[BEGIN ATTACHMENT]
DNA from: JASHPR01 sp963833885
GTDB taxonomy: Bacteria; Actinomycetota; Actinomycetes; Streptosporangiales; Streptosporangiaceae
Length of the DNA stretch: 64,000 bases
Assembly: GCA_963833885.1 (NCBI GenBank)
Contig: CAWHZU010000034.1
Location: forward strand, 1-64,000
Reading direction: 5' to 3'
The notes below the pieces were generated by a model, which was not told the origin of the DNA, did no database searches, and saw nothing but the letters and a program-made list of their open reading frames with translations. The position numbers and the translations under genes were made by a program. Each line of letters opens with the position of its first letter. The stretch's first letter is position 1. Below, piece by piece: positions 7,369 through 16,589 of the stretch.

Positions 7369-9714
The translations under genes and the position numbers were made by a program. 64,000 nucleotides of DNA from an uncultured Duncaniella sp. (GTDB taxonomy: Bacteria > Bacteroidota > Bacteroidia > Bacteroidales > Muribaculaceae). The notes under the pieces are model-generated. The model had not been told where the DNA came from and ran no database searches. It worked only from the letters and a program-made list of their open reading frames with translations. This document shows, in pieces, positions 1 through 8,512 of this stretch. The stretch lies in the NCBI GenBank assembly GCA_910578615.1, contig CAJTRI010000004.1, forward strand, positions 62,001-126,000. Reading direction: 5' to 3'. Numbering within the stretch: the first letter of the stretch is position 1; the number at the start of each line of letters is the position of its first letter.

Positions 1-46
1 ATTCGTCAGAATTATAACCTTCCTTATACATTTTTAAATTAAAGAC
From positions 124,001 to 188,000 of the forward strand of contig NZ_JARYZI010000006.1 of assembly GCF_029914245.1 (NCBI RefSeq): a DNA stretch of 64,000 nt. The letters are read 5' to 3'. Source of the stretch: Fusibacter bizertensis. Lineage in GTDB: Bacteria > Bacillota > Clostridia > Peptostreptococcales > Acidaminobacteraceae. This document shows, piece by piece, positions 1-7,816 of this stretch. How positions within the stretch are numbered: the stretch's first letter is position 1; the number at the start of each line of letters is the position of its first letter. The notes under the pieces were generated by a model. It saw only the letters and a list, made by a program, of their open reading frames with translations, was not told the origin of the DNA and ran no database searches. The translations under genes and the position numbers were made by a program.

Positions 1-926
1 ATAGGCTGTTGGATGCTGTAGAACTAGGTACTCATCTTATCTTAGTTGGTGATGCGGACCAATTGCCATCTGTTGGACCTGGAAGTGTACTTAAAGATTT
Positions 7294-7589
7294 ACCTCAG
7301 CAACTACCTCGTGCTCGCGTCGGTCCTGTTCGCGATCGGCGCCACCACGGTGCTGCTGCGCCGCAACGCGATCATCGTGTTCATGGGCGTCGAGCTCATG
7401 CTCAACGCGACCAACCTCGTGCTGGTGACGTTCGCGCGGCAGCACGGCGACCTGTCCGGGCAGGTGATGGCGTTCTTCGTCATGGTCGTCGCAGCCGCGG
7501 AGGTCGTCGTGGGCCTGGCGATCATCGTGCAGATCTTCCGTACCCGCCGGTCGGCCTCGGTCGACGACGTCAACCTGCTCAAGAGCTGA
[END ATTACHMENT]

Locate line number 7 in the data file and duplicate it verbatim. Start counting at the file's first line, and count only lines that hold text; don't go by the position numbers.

Reading direction: 5' to 3'